Please note, Integrity 20'17 has now ended
DAY 2 – FRIDAY 20 OCTOBER
DAY 2 PRICES
DAY 1 + DAY 2
Unfit for Broadcasting
The British Broadcasting Corporation (BBC) is rumoured to have earned the nickname “Auntie BBC” for its self-appointed role as arbiter of good taste and morality in deciding what the public should and shouldn’t hear. Over a long history of banning songs from the airwaves their reasons have included anything from prostitution and drugs to “sickly sentimentality.” During the Gulf War, Kate Bush’s anti-war song, Army Dreamers, was one of a rumoured 67 songs deemed innapropriate for airplay.
Award-winning singer songwriter Emma Dean.
Cellist Wayne Jennings. Violist Richard Grantham.
Pro Vice Chancellor, Arts, Education and Law, Griffith University. Chair, Integrity 20
The authority of hate speech
‘Expressions of ideas’ or ‘words that wound’?
When hate speech gains authority, it does more than express ideas: it can silence other speakers, alter norms, enact civil standing, and undermine knowledge. This refutes a certain complacency about hate speech in ‘prosperous’ democracies.
Rae Langton is the Knightbridge professor of philosophy at the University of Cambridge, and a Fellow at Newham College. She was on Prospect Magazine’s voted list of 50 ‘World Thinkers 2014’, chosen for “engaging most originally and profoundly with the central questions of the world today”.
Free speech, uncomfortable speech and weaponised words
In February 2017, senior editor of Brietbart News, Milo Yiannopoloulos, was due to speak at UC Berkeley but violent student protests forced the cancellation of his address. Far from an isolated incident, this represents a growing number of speakers ‘no platformed’ on campus. Terms like trigger warnings, microaggressions, cultural appropriation and safe spaces have become increasingly commonplace, as universities – and indeed the broader community – grapple with the enormous challenge of providing a safe and inclusive space for all, whilst also promoting rigorous debate, dissent, academic freedoms and freedom of speech.
Our panel of experts examine threats to free speech on campus, ‘victimhood’ culture, the ethics of moral outrage, and the drowning of uncomfortable speech in media and public debate.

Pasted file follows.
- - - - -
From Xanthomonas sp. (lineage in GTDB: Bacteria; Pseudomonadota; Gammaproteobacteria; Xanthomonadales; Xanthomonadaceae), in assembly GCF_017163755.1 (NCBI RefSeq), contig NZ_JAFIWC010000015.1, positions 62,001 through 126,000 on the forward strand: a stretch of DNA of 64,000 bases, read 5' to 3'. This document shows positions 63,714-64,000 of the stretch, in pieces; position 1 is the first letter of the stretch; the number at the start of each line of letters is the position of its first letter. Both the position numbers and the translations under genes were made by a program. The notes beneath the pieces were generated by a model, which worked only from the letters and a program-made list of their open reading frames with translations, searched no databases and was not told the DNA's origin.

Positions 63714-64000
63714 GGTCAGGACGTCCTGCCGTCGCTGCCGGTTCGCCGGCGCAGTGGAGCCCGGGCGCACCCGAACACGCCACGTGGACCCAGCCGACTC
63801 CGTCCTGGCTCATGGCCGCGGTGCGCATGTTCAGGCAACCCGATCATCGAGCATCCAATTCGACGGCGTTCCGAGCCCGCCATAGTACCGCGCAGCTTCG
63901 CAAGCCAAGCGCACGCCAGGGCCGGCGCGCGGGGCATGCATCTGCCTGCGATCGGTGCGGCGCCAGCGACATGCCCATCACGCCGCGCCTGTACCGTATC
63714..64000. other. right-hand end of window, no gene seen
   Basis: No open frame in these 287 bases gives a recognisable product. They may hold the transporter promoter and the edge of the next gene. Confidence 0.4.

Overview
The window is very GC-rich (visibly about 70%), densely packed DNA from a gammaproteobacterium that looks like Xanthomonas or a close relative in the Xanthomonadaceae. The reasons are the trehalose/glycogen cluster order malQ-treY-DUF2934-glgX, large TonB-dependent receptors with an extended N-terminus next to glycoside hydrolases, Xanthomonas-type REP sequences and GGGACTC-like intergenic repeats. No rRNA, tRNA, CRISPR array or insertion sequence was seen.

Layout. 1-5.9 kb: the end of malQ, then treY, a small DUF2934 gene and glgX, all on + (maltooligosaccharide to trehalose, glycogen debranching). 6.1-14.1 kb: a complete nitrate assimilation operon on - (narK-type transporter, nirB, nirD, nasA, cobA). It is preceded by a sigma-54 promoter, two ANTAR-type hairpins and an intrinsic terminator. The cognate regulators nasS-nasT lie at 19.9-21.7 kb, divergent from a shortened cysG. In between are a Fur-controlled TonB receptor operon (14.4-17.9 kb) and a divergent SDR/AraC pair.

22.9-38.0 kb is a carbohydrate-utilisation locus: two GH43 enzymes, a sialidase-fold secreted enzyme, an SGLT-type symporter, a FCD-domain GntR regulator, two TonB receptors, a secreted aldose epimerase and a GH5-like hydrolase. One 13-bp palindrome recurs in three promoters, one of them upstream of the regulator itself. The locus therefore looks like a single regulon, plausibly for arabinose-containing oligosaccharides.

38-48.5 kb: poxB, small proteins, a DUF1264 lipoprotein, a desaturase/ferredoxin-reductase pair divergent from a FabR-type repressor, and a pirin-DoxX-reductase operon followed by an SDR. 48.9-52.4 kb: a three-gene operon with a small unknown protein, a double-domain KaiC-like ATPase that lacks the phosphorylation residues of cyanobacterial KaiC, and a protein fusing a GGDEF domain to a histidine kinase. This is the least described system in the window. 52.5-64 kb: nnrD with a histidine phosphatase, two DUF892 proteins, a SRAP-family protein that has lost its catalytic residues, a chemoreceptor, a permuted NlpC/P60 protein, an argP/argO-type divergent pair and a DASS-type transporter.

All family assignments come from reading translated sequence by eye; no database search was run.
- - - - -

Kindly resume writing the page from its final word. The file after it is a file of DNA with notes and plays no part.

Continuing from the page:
How to destroy democracy
Lessons on imagining the worst
Masha Gessen is a journalist and the author of ten books of nonfiction, most recently The Future Is History: How Totalitarianism Reclaimed Russia, to be published in October 2017. She is also the author of the national bestseller The Man Without a Face: The Unlikely Rise of Vladimir Putin (2012).
She is a contributing opinion writer to The New York Times and a frequent contributor to The New York Review of Books, among other publications. She serves as vice-president of PEN America.
Power to the people
The global rise of populism
The past eighteen months have seen a dramatic altering of the global political landscape. From the election of Donald Trump in the US and Britain’s vote for BREXIT to the surprising win of Emmanuel Macron in France, ‘populist’ leaders have capitalised on the deep disenchantment of voters, and their growing disdain for the political establishment. Do these political trends signal a shift to a more effective and inclusive democracy, or are they a sign of its potential undoing?
Our panel of experts examine a range of interconnected trends that are both fuelling, and being shaped by, rising populism: from increasing inequalities and mass immigration to the altering of long-standing international agreements.
A satirist’s journey
From the grim educational pickings of working class Port Adelaide in the 1950’s and 60’s, surviving the advice of his alleged ‘Career Advisory Officer’, Bryan Dawe escaped from high school at 15 and went on to become one of Australia’s finest humorists. His journey has resembled the comment of fellow humorist, the late Spike Milligan, who said of his life ‘I have nothing organised, so nothing can go wrong’.
Power of satire
“first make people laugh, and then make them think” The Ig Nobel Prizes
Satire has a canny ability to break down complex issues, voice criticism, shape public opinion and hold the powerful to account. It holds a mirror to society and reflects its absurdity. Two of Australia’s best known satirists discuss the ethics of satire, its limits and responsibilities, its role as a “pillar of democracy”, and why bad politics makes for great comedy.
The case for optimism
A call to action for a just, peaceful and prosperous world
Please join us in the Conservatorium Foyer for some music and to mingle